Tent-in Protest Overcomes Barriers to Services in Campbell River

Residents of the Campbell River tent-in pose in front of their home
Residents of the Campbell River tent-in pose in front of their home

The tents set up on the lawn of the Campbell River City Hall looked like a tent city, and the space served as a tent city for about 20 homeless people, but it was more a tent-in protest for services than a spontaneous survival space established by homeless people. Krisandra Rufus from the volunteer organization Grassroots Kind Hearts founded the tent city to protest the fact that her organization’s five-day-a-week food service for homeless people had nowhere to serve. Her main demand was for the city to allow a 24-hour drop-in, sobering centre, and year-round shelter and tenting site when Campbell River’s cold-wet weather shelter closes at the end of June. However, folks who are homeless have flocked to the tent city to dodge the daily displacement of tenting under the harassment of police and bylaw officers.

In early 2015 Krisandra started Grassroots Kind Hearts after she lost four family members on the street. She decided to start serving food to homeless people because her nephew was on the street and one night her husband took food to him where he was camping. “He saw there were a lot of friends and family in the same situation, so I started trying to make food for them all.” She says she needed her own organization, run primarily by and for Indigenous people like herself, because some church services “treat people like it’s residential school. They call people names and say they’re bad. I don’t think it will ever change, it’s just how they treat Natives. They can’t understand that our people feel so much trauma.”

Many shelters and low-income services in Campbell River are run in ways that mean many homeless people can’t access them. One homeless woman at the tent-in explains, “They search you when you come in the door. Women have to turn up their bras to show they don’t have anything hidden. They make you pray before you can eat and the food is so bad. But if you bring your own food into the shelter they kick you out. And they don’t allow you in if they think you’ve been drinking.”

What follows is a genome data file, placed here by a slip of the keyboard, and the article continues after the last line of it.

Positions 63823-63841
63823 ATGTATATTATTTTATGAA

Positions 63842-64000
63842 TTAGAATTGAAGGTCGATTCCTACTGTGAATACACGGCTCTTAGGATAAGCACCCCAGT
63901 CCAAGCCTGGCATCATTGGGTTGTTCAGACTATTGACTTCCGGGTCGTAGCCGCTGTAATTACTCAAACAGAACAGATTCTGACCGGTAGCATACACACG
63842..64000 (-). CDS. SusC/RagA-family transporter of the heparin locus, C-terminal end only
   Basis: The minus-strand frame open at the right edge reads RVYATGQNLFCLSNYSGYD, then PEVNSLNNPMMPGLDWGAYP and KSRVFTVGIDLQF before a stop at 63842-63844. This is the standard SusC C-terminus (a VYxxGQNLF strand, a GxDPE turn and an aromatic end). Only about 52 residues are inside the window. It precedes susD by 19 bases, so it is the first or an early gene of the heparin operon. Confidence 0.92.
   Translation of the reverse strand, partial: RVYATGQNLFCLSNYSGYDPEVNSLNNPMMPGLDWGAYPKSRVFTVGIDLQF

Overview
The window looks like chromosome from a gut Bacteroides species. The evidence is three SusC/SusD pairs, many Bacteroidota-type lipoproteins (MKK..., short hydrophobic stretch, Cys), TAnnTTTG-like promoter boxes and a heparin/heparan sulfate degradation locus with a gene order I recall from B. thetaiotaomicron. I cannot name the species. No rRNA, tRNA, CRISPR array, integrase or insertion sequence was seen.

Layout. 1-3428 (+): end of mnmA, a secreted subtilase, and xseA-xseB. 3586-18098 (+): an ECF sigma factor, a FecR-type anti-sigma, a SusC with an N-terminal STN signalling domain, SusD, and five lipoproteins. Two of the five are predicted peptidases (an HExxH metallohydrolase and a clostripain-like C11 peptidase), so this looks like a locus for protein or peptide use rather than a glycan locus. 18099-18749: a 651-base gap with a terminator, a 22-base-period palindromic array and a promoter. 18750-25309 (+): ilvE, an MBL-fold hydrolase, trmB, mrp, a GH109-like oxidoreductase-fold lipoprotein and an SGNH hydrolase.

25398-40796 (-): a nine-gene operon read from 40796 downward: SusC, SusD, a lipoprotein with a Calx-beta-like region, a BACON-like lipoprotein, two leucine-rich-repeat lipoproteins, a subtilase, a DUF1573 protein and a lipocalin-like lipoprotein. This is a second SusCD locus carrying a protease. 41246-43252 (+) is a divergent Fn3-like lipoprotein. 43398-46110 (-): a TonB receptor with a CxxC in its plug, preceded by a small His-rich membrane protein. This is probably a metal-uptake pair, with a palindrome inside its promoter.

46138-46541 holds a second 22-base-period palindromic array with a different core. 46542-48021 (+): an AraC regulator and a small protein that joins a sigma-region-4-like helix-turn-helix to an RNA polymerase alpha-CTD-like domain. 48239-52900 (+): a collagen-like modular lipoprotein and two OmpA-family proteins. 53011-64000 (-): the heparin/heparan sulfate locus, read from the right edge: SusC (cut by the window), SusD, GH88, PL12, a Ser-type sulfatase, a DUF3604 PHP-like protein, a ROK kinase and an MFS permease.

One man who has been homeless for a couple years and has felt unable to overcome the barriers of other shelters valued the different sorts of structure and rules of the Grassroots Kind Hearts tent-in protest. Krisandra doesn’t allow drinking or drugs inside the camp, but she has built a warm community that includes people even if they do drink. “Living out in the bushes alone, I’d wake up, walk to the beer store, get a six-pack, and just think – why bother?” he said. “But here there’s companionship. There’s kids around all the time. If I killed myself I would hurt so many other people. The tent city gives me a reason to live.”

On May 6th, Grassroots Kind Hearts wrapped up the tent-in protest because the city promised to work with them to establish services that are lower-barrier and oriented towards Indigenous people on the street. In a statement after taking down the tent city Krisandra and Lynn from Grassroots Kind Hearts said, “We were incredibly sad to have left those that still do not have a place to call home because we knew what these past five weeks meant to many – a home means so much.” For those homeless still on the streets, Campbell River has gone from zero-tolerance for tenting to passing a bylaw conforming to the Supreme Court ruling allowing camping between 7pm and 9am. Krisandra is hopeful that the possibility of opening their drop-in and shelter centre will be an important step in the fight to end homelessness in this small Island community.


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